Based on my experience I can tell you that mid-career crisis is not a very unusual phenomenon, it can happen to almost anyone, at any stage of career. The reason for it to occur could be different for different people and hence the solution is specific to every person. The good news is that it can be managed – provided you acknowledge it and want to deal with it.

Here are some common strategies on “How to Navigate yourself out of Mid-Career Crisis?” I would invite you to experiment with these strategies and see what works in your situation.

 1. Reboot your mind.

Every change begins with self and to change the state of mind one must start by accepting the situation. Consider taking some time off from this chaos, to clear your mind. Do things that have no connection whatsoever with your day-to-day work, do things that give you joy and take you to a healthy state of being. It is said that the mind is at its most creative when it is free from fear, failure, and uncertainty.

This break will reboot your mind and will help you to get to a different state of mind. Now you are ready to deeply immerse in the problem, sit down and reflect on what could have caused this crisis for you? Is it situational or is there some deeper underlying reason that has led to this situation? Identifying the factors causing the slump is a prerequisite to addressing the problem.

2. Evaluate, Reevaluate, and reset!

Think about the constraints that stand between you and what you seek. Here is an activity that has helped me several times and has helped my clients as well.

  • Draw a big cube in the center of the page. Keep it empty for the time being.
  • Now start drawing small cubes around it and write one reason for your mid career crisis in each box.
    • Now take a hard look at each of the reasons that you have written in these small cubes and ask if it is really true or an assumption. Strike the ones off, which now appear as your assumptions. By doing this you will be left with the actual problem statements for which you need to find a solution. Once the cloud has lifted from your mind, chances are that you will realize that things are not as bad as they initially seemed.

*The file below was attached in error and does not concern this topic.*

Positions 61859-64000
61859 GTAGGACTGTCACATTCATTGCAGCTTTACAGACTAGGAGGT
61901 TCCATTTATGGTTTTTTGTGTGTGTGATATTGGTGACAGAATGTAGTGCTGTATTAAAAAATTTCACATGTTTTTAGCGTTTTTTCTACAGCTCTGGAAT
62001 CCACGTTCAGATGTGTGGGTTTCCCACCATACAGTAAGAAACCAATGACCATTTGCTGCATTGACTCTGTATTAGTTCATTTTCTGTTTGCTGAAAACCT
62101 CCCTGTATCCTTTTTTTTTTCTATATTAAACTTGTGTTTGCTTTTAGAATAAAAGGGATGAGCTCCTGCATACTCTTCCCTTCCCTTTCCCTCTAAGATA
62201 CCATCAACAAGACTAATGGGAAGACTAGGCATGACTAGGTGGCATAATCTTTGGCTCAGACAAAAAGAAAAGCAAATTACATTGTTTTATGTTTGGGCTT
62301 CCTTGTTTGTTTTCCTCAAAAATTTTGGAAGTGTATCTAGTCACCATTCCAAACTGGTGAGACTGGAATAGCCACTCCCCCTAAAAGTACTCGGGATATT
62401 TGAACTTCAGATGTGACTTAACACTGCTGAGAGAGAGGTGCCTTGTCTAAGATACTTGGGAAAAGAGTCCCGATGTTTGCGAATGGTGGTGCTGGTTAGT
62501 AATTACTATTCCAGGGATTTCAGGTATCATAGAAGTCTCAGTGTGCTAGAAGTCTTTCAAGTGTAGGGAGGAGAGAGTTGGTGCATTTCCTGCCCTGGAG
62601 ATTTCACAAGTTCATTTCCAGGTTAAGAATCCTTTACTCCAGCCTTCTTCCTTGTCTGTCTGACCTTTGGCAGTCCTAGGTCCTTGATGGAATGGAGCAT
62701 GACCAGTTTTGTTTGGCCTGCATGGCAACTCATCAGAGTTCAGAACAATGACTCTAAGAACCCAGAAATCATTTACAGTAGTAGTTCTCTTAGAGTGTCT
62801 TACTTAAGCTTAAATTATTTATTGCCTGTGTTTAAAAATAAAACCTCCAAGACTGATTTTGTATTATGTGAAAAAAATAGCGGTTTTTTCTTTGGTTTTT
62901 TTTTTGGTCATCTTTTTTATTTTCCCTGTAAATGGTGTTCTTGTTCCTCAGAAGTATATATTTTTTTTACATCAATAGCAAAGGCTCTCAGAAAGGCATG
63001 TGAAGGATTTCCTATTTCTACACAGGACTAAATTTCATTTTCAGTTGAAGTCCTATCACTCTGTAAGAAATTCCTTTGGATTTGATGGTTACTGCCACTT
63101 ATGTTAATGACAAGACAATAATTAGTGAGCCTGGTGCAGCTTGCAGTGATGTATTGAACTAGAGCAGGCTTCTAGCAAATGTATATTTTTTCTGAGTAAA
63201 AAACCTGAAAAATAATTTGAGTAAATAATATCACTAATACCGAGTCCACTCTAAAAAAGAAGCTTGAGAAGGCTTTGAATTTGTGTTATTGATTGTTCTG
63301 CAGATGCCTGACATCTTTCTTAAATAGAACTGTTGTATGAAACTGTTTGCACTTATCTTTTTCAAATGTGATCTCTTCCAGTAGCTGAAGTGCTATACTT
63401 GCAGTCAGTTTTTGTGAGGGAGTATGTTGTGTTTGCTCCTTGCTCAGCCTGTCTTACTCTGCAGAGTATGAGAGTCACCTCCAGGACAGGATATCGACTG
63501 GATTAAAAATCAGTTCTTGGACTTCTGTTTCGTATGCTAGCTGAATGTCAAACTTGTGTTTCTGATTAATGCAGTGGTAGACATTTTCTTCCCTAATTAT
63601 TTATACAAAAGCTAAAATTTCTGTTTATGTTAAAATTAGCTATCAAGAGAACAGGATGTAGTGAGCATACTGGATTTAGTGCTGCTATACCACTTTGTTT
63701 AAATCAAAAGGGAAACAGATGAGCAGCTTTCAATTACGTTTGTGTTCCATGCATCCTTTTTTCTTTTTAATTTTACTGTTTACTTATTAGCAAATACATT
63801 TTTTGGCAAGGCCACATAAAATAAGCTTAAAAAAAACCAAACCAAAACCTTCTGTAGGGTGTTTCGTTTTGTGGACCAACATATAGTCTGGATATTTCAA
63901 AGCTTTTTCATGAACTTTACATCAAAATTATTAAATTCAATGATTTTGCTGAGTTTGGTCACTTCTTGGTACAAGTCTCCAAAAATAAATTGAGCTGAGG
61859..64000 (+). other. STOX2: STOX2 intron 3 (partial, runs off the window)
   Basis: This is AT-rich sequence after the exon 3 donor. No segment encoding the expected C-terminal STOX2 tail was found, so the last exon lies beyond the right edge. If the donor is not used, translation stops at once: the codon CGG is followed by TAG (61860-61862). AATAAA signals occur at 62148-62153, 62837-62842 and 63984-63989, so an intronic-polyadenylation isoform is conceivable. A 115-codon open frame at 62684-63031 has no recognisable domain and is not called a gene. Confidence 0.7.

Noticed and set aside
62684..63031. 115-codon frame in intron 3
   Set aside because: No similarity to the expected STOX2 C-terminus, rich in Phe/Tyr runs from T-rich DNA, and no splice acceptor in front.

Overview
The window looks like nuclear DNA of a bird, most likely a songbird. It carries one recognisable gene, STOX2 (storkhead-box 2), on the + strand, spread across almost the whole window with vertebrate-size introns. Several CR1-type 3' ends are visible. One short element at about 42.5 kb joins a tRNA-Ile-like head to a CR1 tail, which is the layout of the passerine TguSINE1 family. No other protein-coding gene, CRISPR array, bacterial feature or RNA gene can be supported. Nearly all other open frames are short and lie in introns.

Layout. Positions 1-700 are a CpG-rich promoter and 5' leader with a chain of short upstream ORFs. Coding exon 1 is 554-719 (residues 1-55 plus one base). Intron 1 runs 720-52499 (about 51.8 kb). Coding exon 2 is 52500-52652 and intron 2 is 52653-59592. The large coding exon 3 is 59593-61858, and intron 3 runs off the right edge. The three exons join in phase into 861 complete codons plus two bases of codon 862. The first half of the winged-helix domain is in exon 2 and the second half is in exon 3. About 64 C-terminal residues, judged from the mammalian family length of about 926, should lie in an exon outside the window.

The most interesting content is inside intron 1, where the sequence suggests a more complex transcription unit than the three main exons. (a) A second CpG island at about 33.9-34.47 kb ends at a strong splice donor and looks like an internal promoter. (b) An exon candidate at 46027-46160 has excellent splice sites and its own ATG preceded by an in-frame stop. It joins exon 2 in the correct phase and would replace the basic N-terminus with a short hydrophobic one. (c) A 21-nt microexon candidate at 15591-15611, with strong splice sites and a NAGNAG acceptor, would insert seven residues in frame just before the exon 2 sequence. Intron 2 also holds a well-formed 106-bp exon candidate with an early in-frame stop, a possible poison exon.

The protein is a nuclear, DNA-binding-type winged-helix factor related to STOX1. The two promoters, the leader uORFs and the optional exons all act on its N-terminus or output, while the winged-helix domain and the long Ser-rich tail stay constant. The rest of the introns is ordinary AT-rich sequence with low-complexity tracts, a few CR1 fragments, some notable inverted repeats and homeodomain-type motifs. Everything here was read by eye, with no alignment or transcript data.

• The small cubes with your reasons are your problem statements and the big box in the center is your solution box. For each solution, identify a behavior that you will display.

Writing is a very powerful way of solving problems as it provides structure and allows you to look at your problem(s) from a distance.

3. The science of small wins

Now, it is time to bring your mojo back. So, set goals for yourself based on the above activity and strive to meet them.  These goals could be very specific to above activity or can be from your day-to-day job like finishing an analysis or closing tasks much before they are expected etc. Small wins have enormous power as they are fuel to transformative changes. When we manage to change small things in our life, we feel a growing sense of satisfaction and control.

If you can, start maintaining a log of small wins – I completed the task on time, I got an appreciation note from your boss etc. Imagine each small win as a brick that will help you create a big wall of fame for yourself. Small wins have the power to create a new self-image.

4. Plan to deal with social inhibitions.

We go through a low phase in our career, on one hand we are ashamed of ourselves and on other hand we worry about what others might be saying or thinking about us. A shame researcher Brene Brown says “Vulnerability is the birthplace of love, belonging, joy, courage, empathy and creativity.” Identify one person who can be your cheerleader while you are trying to find a way out of your crisis. Be open to speak about your challenges and seek help. These two things will help you regain your confidence and encourage you to move on to bigger goals.

5. Do something new or different to create a white space in your daily routine?

The monotony of doing the same things repeatedly can drive you to despair or boredom. So, find your own solution of breaking the boredom. It could be anything from joining a hobby class, doing outdoor activity, spending time with children, doing some volunteering work, or anything else. This will create room to get recharged for the next day, next week or next big goal.

6. Side hustle

If your solution is to find another job or to start a new career or business, then start it as your side hustle. It is like planting a seed and allowing it to grow big enough so that it can sustain your dream. 

7. Find a professional coach.

It is always good to work with a neutral person, a coach, as they are trained to facilitate the thinking process, and are very good sounding boards.

Go ahead, accept / acknowledge that you have MCC, choose the right strategies and resolve to go through the grid. All the very best!! Leave a comment below and let me know what you think?

<sub><sup>Blog Contributed by</sup></sub><br><strong>Jyotsna Kukreti Dobriyal</strong>
Blog Contributed by
Jyotsna Kukreti Dobriyal

Founder
Executive Coach and People Advisory Services
Youniq Minds